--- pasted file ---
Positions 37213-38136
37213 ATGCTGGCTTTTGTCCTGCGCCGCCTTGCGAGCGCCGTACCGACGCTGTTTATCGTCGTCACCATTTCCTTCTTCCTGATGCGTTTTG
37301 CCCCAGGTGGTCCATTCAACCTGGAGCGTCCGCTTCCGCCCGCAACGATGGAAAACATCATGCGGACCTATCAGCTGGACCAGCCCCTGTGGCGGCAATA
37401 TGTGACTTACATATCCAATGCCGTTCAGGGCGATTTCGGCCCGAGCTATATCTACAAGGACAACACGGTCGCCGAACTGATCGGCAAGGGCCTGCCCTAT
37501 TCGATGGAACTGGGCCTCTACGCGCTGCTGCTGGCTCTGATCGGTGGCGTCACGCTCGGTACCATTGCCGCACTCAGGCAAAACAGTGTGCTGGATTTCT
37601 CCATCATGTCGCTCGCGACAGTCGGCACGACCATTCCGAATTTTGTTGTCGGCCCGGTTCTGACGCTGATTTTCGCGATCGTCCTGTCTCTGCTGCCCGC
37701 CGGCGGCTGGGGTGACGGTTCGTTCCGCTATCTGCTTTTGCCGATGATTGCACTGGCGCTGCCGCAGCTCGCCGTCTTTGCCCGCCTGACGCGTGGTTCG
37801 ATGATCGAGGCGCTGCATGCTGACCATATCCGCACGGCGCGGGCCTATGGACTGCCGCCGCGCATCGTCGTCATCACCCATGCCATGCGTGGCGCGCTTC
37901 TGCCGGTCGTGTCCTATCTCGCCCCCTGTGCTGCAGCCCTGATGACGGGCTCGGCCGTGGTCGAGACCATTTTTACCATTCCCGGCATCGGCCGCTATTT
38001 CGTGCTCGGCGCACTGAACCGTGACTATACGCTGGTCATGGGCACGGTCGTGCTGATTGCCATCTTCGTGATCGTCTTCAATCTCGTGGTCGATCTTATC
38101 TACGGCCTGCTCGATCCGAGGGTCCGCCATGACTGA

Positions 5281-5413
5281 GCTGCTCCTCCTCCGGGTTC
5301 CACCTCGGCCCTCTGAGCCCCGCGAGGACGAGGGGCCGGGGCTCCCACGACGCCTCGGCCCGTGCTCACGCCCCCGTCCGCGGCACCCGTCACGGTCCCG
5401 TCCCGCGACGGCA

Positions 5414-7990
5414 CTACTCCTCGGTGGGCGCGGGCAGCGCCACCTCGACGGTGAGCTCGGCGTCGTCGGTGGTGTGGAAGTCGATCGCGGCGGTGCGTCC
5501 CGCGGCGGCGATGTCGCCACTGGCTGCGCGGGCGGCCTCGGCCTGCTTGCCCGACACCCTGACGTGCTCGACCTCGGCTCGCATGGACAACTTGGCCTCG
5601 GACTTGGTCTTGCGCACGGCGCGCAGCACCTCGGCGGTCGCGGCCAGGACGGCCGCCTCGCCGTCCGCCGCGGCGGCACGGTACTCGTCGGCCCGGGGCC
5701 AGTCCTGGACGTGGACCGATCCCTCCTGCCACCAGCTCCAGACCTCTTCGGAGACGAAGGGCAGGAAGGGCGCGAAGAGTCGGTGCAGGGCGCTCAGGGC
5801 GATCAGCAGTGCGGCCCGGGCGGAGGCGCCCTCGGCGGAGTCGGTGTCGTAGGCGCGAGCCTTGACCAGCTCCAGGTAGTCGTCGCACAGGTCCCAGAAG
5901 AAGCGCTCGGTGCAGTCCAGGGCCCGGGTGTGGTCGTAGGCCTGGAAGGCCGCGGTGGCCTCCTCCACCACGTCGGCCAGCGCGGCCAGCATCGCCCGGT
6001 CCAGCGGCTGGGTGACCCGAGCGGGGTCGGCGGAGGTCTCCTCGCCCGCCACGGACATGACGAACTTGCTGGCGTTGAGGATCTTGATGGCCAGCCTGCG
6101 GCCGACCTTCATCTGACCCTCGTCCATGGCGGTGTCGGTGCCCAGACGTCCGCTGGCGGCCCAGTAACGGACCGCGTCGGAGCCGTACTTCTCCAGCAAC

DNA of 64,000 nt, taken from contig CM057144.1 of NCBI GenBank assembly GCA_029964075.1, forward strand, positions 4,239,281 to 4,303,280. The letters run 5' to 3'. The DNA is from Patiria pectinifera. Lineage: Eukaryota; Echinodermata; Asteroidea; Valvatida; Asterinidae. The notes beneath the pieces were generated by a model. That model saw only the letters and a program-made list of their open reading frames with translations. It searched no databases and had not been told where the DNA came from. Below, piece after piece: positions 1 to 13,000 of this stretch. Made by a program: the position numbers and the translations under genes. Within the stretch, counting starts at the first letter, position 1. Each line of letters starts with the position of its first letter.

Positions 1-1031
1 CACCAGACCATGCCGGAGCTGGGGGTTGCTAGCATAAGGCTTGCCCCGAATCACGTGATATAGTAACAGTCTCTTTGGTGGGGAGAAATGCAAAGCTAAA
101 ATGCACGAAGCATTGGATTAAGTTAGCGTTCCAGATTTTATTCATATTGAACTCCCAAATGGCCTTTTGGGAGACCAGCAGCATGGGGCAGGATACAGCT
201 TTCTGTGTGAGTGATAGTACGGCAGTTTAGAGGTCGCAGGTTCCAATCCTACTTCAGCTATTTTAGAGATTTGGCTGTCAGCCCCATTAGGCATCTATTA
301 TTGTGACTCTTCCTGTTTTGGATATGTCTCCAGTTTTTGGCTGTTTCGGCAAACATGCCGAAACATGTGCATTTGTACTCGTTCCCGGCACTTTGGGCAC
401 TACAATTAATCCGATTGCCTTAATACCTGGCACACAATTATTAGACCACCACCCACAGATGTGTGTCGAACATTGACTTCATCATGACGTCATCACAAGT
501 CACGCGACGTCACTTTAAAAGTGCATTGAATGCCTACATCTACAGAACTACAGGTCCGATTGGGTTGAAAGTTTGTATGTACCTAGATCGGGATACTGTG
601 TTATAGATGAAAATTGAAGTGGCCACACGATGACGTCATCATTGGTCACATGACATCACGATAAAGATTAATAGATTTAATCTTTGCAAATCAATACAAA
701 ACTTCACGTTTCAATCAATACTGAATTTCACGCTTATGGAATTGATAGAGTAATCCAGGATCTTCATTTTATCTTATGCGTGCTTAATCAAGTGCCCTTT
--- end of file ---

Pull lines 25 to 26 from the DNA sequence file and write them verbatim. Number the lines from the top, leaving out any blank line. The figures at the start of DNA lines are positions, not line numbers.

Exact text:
DNA of 64,000 nt, taken from contig CM057144.1 of NCBI GenBank assembly GCA_029964075.1, forward strand, positions 4,239,281 to 4,303,280. The letters run 5' to 3'. The DNA is from Patiria pectinifera. Lineage: Eukaryota; Echinodermata; Asteroidea; Valvatida; Asterinidae. The notes beneath the pieces were generated by a model. That model saw only the letters and a program-made list of their open reading frames with translations. It searched no databases and had not been told where the DNA came from. Below, piece after piece: positions 1 to 13,000 of this stretch. Made by a program: the position numbers and the translations under genes. Within the stretch, counting starts at the first letter, position 1. Each line of letters starts with the position of its first letter.

Positions 1-1031